Commenting on the Critics with Simon Columb…
Ann Hornaday writes for The Washington Post about the sound in Christopher Nolan’s Interstellar:
“When “Interstellar” screened at the Regal Majestic earlier this week, I was actually able to hear most of the words, unlike “Inception,” which left me wondering to this day exactly what Ken Watanabe was saying. Then there’s the notorious case of “The Dark Knight Rises” and Tom Hardy’s Bane character, whose vocalizations were so impossible to discern in an early trailer that Nolan reportedly — grudgingly — re-recorded his vocal track.”
Read the full article here.
Hornaday clearly targets the sound-mix Nolan chose for his films. She notes David Fincher’s Gone Girl and Malick’s Tree of Life as further examples of this increasing trend in cinema-going experiences. She notes how audiences are “surprisingly forgiving of the directors” and details the success of Gone Girl and Interstellar as examples – but still pushes her argument that “plain old comprehensibility” is an important part of film-making.
I know from film and television fans that the use of subtitling at home has only increased in the last five years. Personally, watching The Wire in 2008, my wife and I decided to whack on the subtitles as the dialogue and terminology was so alien to us, we needed clarification as to what was said. A “burner”, “mope” and “red-top” were all terms used throughout the five-season run and, spoken so fast, one could lose the thread of conversation and miss what was spoken completely. Since then, the decision to use subtitles has become regular. Appreciating the context, whether it is the 1920’s context of Boardwalk Empire or fantasy-world of Game of Thrones, you want to know the word. Especially if it is purposefully new – the last thing you want to do is mistake “milk of the poppy” for a healthy dairy treat.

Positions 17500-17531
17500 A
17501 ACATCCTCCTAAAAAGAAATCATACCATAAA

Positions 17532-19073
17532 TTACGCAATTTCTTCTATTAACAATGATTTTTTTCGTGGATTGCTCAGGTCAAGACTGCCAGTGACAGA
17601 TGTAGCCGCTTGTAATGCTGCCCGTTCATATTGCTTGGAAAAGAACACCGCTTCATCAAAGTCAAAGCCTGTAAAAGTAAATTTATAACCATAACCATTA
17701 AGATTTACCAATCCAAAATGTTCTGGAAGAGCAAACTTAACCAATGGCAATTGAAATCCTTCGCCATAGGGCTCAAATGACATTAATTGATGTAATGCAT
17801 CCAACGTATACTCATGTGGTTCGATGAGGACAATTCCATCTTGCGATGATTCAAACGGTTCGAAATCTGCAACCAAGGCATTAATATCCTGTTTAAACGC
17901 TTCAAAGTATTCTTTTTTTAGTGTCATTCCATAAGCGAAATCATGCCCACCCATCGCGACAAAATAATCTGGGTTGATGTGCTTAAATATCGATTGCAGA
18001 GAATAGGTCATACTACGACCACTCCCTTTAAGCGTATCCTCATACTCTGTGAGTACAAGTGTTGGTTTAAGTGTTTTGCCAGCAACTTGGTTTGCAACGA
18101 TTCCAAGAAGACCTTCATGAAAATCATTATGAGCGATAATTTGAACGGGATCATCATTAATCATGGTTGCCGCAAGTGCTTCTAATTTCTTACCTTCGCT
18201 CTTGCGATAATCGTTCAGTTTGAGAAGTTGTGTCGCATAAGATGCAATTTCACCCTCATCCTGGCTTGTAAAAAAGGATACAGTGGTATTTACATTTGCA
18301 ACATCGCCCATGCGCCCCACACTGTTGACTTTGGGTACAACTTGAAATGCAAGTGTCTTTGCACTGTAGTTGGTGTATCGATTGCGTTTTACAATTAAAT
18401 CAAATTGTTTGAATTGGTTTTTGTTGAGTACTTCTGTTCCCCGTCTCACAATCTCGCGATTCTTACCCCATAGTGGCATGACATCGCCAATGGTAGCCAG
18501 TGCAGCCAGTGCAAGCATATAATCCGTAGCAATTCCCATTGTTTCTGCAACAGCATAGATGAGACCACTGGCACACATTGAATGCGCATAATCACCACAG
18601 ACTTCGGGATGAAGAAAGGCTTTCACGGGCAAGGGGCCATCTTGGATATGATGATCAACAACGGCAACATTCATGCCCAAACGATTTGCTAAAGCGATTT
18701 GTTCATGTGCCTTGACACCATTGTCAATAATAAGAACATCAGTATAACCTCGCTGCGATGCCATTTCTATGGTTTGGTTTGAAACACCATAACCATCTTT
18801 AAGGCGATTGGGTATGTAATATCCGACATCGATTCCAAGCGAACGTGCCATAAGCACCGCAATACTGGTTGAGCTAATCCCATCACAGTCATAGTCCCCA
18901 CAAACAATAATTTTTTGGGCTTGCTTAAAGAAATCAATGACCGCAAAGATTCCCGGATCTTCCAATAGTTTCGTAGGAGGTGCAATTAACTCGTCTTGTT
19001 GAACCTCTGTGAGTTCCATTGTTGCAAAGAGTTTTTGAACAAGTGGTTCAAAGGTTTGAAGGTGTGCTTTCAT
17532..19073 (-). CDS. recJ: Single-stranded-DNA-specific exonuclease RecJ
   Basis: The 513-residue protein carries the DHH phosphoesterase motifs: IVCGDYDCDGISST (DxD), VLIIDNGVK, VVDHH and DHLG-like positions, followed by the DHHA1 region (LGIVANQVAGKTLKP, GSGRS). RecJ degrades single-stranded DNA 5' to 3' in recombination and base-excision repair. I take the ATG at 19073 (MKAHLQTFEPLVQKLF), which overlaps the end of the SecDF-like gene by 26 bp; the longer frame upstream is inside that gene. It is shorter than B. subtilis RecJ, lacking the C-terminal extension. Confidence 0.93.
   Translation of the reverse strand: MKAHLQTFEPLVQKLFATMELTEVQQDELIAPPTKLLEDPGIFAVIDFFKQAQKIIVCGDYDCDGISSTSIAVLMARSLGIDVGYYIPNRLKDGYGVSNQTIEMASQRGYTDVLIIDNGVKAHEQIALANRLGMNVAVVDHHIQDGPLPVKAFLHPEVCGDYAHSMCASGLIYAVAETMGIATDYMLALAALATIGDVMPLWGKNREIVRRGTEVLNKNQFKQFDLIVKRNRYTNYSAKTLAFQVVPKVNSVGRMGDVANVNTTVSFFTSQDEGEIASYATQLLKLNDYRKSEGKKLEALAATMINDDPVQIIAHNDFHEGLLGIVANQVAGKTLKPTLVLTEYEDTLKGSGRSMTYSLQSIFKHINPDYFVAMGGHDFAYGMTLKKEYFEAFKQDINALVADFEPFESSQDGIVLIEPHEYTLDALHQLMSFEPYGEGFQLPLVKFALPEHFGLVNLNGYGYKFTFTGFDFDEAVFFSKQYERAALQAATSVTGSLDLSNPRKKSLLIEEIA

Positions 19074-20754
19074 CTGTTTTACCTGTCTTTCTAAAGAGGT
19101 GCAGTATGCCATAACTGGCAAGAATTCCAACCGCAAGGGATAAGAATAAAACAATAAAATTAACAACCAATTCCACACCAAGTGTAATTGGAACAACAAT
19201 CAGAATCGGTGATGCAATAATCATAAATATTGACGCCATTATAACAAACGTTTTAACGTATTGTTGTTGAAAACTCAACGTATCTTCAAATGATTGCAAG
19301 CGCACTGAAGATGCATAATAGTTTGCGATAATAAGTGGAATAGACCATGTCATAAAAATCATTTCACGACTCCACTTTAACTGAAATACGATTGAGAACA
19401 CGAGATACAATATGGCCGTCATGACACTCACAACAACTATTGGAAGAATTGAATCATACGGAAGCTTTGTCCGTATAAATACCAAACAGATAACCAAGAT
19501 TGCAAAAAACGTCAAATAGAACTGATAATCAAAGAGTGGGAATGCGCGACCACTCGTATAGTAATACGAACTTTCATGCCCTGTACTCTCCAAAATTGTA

With this in mind, Christopher Nolan and David Fincher walk a dangerous line. On that initial viewing, there is a risk that a difficulty in hearing will alienate viewers. It may justify their lack of understanding and only support a lack of clarification in the already-tricky plots. “I have no idea why that happened – in fact, half the time, I didn’t understand what they were saying!” etc.
I would counter this. I recall my pre-subtitle days. I would watch films late into the night. I would argue that the first viewing is rarely about understanding the dense dialogue at all! The first watch of The Godfather is about Michael taking on the role of ‘The Godfather’, Vito – his growing self-awareness and change in attitude perfectly expressed through Pacino’s acting and Coppola’s direction. The first viewing of Heat is simply whether Hanna will catch McCauley – the awesome heist scenes and tense stake-outs demanding your attention. It is on the second, third and fourth watches whereby you dig deeper. The Godfather is about family, legacy, the American Dream. Heat is about the male-role in the family – husband, father, bread-winner – and the parallels between cop and robber. This is where we gain our appreciation of the film, and what raises it to the level of a masterpiece. The first viewing is a one-off virginal moment that soaks up the aura of our cinema-obsessed mind. The second viewing is far more fulfilling.
Interstellar was released on Friday. Whether it will last the test of time is yet to be seen. Reviewers are mixed. Peter Bradshaw criticises greatly, knocking the film to a 3* mediocre disappointment, while Robbie Collin hails the film as Christopher Nolan’s best – “brazenly ambitious” he reveals. It is early days and whether Collin or Bradshaw is “correct” you are pushed to see for yourself. But don’t worry about the dialogue just yet. Get lost in space and the scale of Nolan’s vision – follow with your eyes. Get entrenched in the investigation of the missing Amy Dunne in Gone Girl – the perfect edits of montages and flashbacks fill in the details. When you watch it a second time, with subtitles, you will pick up those niggling moments. You will clarify the details, almost as a picture slowly comes into focus. Nolan and Fincher don’t want you to watch it once. They want you to watch it again – and dialogue that is lost in the story is about drawing you in deeper – and if you are drawn to it a second time, the director already has you in the palm of their hand.
Simon Columb – Follow me on Twitter
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